Bonnie Bishop

ARDENLAND PRESENTS

Bonnie Bishop

Thu, May 11, 2017

Doors: 6:30 pm / Show: 7:30 pm

$10.00 - $15.00

Doors open at 6:30pm, show at 7:30pm.

Tickets are $10 advance, $15 at the door.

Order tickets by phone at 877-987-6487.

There will be a $3 upcharge for persons under 21.

**Show Presented in part by Capital City Beverage, Cathead Vodka, A2Z Printing & Find It In Fondren!

Bonnie Bishop
Bonnie Bishop
It’s only a matter of time until Hollywood snaps up the story of how singer-songwriter Bonnie Bishop connected with Dave Cobb, one of the hottest producers in the business, to unlock her inner soul singer and record the best album of her career: “Ain’t Who I Was” (May 27; Thirty Tigers/RED).
Even though Bishop can barely believe it herself, it’s a story that will need no dramatic embellishment, because every twist of fate — and faith — is absolutely true.
Before landing with Cobb, whose credits include Jason Isbell, Chris Stapleton and Sturgill Simpson, Bishop had thrown in the towel on her country-leaning career, too frustrated, beat-up and broke to go on after 13 years, five albums and one failed marriage. It landed on the rag pile despite monogramming by her idol, Bonnie Raitt, who recorded a Bishop/Big Al Anderson co-write on her comeback album, “Slipstream.” The song, “Not Cause I Wanted To,” topped the New York Times’ year-end best-of list, then “Slipstream” won 2012’s Best Americana Album Grammy. Bishop also popped onto iTunes’ country chart in 2013 with a song delivered by Connie Britton, the star of ABC-TV’s hit series “Nashville.”
But a girl can only live so long on accolades and exposure. After spending 200 nights a year on the road — loading her own gear, running her own sound and sleeping in her van — and still not earning enough to afford Christmas presents for her family, Bishop knew she’d hit a dead end.
“I started to break down mentally and physically from the stress,” she confesses. When a panic attack sent her to a Nashville emergency room, she was told to take a rest. So Texas-raised Bishop, who’d moved to Nashville in the hopes of writing Raitt-worthy songs, retreated to her parents’ ranch in Wimberley, outside of Austin. Feelings of failure and despair gnawed at her psyche; she went into mourning for the death of her dream.
“I spent three months crying and feeling sorry for myself, then decided I had to figure out what to do,” explains Bishop, her voice bright and cheerful. “I had all these amazing stories from the road, and I started writing them down as a way of healing. Then stories from childhood started coming out, and I started seeing these threads in my stories in a way that allowed me to celebrate what I had done, instead of beating myself up for having failed. I thought maybe I could make a career doing that. So I applied to graduate school.”
But before leaving Nashville, she called Thirty Tigers co-founder David Macias, whose multi-faceted entertainment company handles Lucinda Williams, Patty Griffin, Simpson and Isbell — whose Cobb-produced release won 2015’s Best Americana Album Grammy.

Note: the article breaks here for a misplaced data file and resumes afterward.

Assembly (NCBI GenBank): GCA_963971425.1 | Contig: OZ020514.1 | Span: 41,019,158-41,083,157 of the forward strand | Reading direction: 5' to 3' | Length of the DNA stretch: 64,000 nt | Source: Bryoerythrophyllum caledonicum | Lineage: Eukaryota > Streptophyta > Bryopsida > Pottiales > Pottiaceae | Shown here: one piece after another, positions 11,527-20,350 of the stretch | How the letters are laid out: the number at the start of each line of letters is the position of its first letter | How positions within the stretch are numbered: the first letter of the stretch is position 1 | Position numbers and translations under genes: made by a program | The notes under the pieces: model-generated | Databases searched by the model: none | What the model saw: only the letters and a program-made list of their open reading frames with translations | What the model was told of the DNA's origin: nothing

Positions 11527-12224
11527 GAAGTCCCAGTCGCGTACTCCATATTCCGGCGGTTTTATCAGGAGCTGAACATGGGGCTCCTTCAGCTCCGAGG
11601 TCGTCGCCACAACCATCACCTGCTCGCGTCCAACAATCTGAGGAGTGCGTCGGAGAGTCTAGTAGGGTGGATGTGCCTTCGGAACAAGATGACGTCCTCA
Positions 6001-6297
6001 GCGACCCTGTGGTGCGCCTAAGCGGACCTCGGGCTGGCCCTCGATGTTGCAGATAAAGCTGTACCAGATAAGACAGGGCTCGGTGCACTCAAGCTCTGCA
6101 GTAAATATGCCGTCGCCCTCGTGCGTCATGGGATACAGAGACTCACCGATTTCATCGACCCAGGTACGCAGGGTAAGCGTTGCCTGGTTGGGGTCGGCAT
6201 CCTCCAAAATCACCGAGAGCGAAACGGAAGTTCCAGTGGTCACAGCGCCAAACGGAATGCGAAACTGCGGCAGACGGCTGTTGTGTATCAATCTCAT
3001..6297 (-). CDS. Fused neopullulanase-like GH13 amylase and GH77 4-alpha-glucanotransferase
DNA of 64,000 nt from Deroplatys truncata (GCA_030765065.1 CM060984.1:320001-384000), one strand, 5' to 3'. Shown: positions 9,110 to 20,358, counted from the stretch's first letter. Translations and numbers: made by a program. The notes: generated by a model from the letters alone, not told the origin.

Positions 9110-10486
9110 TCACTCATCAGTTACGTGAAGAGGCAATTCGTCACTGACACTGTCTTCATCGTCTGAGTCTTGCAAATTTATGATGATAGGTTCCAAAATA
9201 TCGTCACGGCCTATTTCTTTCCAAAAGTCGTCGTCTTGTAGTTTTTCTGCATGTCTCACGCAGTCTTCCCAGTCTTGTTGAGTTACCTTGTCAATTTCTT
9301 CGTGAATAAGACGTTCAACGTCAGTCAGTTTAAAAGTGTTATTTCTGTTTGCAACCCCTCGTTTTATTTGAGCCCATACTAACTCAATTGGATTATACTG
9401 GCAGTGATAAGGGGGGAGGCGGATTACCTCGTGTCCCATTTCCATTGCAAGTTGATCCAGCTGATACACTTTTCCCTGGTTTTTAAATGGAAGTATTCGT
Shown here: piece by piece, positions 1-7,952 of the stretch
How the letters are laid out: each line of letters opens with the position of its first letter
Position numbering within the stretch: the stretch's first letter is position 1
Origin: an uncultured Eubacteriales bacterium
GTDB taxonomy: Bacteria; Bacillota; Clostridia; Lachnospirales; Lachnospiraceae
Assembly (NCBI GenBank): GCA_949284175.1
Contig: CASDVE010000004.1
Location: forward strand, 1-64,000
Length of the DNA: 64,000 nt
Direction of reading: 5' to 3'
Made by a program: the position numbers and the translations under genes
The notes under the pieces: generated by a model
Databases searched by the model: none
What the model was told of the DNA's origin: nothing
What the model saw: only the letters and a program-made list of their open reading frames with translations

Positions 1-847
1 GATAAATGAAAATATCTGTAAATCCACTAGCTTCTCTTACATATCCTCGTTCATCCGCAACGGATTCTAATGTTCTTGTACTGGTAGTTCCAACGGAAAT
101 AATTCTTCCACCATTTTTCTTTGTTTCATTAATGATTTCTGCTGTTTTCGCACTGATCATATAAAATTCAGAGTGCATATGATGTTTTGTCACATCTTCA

“David always believed in me,” Bishop says. “I told him what was going on in my life, and he said, ‘I don’t think your music career is over. You just need to make a great record with a real producer.’”
He sent Cobb some demos. Cobb invited her to lunch. At the time, he was working with Stapleton, recording what would become 2015’s Best Country Album Grammy winner and 2016’s ACM Album of the Year.
Bishop flew to Nashville to meet him. Cobb told her she should be singing soul, not country, and that he’d been wanting to record a soul album.
“I am from Texas, but there’s a lot of Mississippi in me,” Bishop offers. “I definitely got my soul from hanging with all the black girls in choir there. That’s how I learned to sing.”
She credits her late songwriter friend Tim Krekel with helping her rediscover her “bluesy voice.” Krekel had also written with Stapleton, and when Cobb mentioned to Stapleton and his wife, Morgane, that he was meeting Bishop, Morgane said, “I love Bonnie Bishop’s voice! You have to do this record!” 
“The record is called ‘Ain’t Who I Was’ because I’m not the same person I was, personally or musically,” says Bishop. “I was at a point where I just didn’t know anymore. I didn’t even have a vision, and this amazing producer came alongside me and believed in me and pulled my voice back out and made me get back up and sing.”
 “All these Davids believed in me and brought me back to life,” says Bishop. “I feel like I’m truly living a fairy tale. All I do on a daily basis now is get up and say thank-you, Jesus, that this is all going on, and show me how to show up today. Show me how to show up and not think too hard about it and not beat myself up and not allow what happened in the past to affect what I do today. … That is the gift that Dave Cobb gave me. And I’m so grateful and so excited.”
She’s also thankful she recorded with Cobb when she did; his work is winning so many awards, he’s more in demand than ever. 
If Bishop and Cobb should share an award someday, that’ll be icing for the movie. But with or without that scene, she knows the message she wants it to convey: That dreams do come true. As long as you keep believing.
“Dreams are lifetime visions,” Bishop says wisely. “And life is valleys and mountains. And if you can accept that, you’ll be fine.”
Venue Information:
Duling Hall
622 Duling Ave
Jackson, MS, 39216
http://www.dulinghall.com/